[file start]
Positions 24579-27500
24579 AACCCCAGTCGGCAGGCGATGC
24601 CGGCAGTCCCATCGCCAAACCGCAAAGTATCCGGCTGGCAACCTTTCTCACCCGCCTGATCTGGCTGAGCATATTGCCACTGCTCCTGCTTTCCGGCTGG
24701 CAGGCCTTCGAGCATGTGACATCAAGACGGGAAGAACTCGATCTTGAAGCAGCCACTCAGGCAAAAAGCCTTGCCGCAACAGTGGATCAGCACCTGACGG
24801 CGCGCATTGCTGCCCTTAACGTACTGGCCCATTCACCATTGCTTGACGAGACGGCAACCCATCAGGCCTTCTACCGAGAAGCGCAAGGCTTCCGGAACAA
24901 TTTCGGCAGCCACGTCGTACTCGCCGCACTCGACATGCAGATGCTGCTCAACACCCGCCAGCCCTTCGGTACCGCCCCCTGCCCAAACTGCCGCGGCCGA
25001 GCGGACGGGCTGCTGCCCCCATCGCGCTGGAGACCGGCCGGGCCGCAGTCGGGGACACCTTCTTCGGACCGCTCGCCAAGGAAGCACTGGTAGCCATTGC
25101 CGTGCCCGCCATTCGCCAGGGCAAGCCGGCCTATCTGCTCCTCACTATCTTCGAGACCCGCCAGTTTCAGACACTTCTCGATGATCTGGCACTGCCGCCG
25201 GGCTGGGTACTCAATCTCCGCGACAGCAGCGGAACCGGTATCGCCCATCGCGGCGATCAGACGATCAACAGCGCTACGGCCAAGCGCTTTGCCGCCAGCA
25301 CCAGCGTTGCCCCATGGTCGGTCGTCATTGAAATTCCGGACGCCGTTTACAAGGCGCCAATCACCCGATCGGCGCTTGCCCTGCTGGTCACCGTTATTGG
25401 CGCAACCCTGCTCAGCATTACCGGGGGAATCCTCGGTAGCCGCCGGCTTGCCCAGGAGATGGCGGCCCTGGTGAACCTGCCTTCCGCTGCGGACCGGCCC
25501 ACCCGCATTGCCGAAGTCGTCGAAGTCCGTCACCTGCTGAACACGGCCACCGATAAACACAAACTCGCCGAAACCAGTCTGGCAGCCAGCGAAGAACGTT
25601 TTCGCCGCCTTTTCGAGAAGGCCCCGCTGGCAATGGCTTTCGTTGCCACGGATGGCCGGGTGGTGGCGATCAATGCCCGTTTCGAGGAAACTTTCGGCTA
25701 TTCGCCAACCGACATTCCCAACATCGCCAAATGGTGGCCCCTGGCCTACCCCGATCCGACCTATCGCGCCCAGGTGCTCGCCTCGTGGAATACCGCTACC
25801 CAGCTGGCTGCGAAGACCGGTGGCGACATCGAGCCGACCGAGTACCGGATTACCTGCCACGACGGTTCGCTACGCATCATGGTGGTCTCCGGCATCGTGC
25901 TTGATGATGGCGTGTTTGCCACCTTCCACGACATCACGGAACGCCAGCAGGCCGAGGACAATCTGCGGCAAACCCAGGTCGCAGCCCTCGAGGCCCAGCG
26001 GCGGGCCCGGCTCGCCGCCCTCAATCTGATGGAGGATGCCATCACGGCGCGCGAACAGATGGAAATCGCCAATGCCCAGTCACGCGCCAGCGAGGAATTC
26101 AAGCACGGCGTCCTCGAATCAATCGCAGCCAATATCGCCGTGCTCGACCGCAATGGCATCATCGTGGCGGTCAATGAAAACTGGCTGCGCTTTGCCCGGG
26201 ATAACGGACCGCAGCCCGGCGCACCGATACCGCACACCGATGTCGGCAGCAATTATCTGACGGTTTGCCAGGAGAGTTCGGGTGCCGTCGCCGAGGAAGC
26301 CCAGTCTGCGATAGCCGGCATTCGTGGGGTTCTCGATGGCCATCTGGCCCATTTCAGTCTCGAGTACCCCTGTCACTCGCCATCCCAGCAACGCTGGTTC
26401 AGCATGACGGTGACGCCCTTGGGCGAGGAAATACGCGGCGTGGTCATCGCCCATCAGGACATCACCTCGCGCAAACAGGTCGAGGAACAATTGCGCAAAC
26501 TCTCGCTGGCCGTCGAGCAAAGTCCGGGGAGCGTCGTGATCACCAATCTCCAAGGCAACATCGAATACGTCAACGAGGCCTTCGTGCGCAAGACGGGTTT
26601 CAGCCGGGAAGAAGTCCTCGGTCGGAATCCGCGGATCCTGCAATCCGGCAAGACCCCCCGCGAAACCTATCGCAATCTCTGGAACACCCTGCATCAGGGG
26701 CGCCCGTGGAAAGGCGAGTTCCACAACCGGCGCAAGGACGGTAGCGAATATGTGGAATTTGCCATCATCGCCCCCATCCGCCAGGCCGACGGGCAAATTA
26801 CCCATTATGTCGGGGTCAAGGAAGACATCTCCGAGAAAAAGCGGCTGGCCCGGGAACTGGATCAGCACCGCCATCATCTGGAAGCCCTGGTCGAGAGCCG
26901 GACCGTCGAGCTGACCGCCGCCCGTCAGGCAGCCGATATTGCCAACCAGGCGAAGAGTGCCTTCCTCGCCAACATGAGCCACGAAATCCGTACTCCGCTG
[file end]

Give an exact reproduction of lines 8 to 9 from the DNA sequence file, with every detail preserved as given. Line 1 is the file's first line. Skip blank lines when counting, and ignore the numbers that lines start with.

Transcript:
25101 CGTGCCCGCCATTCGCCAGGGCAAGCCGGCCTATCTGCTCCTCACTATCTTCGAGACCCGCCAGTTTCAGACACTTCTCGATGATCTGGCACTGCCGCCG
25201 GGCTGGGTACTCAATCTCCGCGACAGCAGCGGAACCGGTATCGCCCATCGCGGCGATCAGACGATCAACAGCGCTACGGCCAAGCGCTTTGCCGCCAGCA